I originally had a link to an article on Everyday Language Learner called “25 Ways to Find or Create Comprehensible Input.” Sadly, that article no longer appears to be available. As I substitute, I offer a link to a podcast (with show notes) by Olly Richards (of I Will Teach You a Language) that gives 5 suggestions.
When you are starting learning a language, one of the most important lessons you will learn is that you need to surround yourself (or at least occasionally dunk yourself into) comprehensible input. What does this fancy linguistic term mean?
Coined by Krashen, comprehensible input is defined as just slightly above the level at which a listener can fully comprehend. The formula given for this is often “i + 1”. “i” represents the learner’s current ability; 1 represents that little bit extra.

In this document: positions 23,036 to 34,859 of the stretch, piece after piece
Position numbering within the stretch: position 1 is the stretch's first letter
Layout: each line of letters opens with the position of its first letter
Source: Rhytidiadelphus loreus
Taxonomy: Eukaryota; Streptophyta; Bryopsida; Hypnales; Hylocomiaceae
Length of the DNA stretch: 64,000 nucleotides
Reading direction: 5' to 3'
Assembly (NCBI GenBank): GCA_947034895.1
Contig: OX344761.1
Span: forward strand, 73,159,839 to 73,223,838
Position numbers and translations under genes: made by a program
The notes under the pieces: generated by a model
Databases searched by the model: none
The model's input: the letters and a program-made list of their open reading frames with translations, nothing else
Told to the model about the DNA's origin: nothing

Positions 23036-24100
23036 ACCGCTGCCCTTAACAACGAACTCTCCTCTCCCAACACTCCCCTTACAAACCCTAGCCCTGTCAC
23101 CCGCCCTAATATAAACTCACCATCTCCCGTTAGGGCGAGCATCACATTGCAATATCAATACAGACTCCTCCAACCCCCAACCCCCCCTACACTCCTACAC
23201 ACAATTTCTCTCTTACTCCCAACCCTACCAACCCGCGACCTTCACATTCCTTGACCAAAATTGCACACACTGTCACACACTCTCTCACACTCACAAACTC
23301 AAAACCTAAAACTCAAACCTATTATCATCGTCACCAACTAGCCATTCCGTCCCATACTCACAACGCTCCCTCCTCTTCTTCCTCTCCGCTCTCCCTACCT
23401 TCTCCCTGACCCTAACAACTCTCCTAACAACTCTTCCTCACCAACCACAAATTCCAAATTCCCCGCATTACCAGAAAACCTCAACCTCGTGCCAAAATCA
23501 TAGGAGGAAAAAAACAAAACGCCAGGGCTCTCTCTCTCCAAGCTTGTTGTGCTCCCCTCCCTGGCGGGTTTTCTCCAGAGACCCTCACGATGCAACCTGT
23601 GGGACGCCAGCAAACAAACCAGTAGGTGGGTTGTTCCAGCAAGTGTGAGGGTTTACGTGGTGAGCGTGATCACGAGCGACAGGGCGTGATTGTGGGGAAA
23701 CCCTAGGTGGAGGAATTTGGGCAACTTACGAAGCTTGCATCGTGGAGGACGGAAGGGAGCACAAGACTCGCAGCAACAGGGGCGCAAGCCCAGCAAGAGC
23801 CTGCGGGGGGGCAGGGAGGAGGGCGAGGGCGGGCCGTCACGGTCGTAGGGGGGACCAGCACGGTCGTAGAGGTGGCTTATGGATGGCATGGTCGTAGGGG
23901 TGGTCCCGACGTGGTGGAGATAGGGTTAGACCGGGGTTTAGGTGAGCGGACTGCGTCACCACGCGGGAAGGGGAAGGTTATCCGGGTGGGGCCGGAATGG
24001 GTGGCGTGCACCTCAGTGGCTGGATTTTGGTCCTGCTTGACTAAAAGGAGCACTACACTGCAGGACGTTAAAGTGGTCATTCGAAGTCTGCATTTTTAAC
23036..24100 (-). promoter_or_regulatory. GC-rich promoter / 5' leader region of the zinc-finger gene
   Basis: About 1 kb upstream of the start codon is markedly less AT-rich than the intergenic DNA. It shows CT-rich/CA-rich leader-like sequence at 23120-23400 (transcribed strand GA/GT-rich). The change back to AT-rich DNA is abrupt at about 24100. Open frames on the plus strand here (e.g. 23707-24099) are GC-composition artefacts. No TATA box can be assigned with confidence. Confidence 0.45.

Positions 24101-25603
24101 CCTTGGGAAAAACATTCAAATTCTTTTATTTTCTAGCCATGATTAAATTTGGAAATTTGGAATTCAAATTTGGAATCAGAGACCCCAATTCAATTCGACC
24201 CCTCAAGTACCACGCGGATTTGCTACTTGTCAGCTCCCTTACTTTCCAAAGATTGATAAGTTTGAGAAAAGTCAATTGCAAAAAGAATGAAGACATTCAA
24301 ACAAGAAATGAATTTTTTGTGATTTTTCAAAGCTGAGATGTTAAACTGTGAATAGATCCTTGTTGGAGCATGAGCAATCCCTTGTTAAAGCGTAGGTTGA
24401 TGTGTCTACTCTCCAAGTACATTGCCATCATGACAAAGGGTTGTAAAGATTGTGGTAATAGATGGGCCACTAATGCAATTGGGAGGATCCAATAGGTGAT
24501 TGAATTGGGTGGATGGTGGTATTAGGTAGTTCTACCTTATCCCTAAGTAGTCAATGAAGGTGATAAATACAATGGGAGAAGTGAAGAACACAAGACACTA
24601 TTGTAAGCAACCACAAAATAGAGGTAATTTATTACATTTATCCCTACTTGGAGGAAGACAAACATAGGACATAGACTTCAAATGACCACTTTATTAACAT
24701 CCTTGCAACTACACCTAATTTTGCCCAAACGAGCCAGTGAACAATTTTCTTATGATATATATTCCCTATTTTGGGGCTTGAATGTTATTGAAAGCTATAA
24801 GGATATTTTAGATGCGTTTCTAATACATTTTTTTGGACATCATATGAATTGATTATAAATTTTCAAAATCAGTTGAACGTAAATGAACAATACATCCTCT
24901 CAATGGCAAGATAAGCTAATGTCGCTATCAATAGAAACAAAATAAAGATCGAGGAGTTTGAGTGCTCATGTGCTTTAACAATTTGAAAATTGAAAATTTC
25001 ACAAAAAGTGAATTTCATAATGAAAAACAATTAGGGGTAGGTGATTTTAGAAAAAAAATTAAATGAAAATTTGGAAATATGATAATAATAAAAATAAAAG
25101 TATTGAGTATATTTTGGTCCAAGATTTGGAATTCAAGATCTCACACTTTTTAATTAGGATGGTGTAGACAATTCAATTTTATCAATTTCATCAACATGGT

In other words, to really up your listening ability, just immersing yourself in language content may not be the best all time strategy. Yes, you will learn words, but you are also likely to get frustrated because of how little you comprehend. (Note- motivation and other familiarity factors do play a role here. If you adore an anime and have seen it 1000 times in English, and then watch it in Japanese, even with it being well above a novice language level, you may easily pick up more simply by having the prior context. These notes are more for brand new material which you do not have any emotional connection to.)
A better strategy is to find material that is just a bit above your level for regular practice. I still advocate passively listening to the other materials, but give yourself something solid to work with regularly.
So that’s all I’ve got for tonight folks! As always, thanks for following and reading my random linguistic ramblings. Please feel free to hit up my inbox with any ideas, suggestions, or questions!
Peace out my Polyglot Peeps!
Original Article Posting can be found here. Originally posted 04/28/14.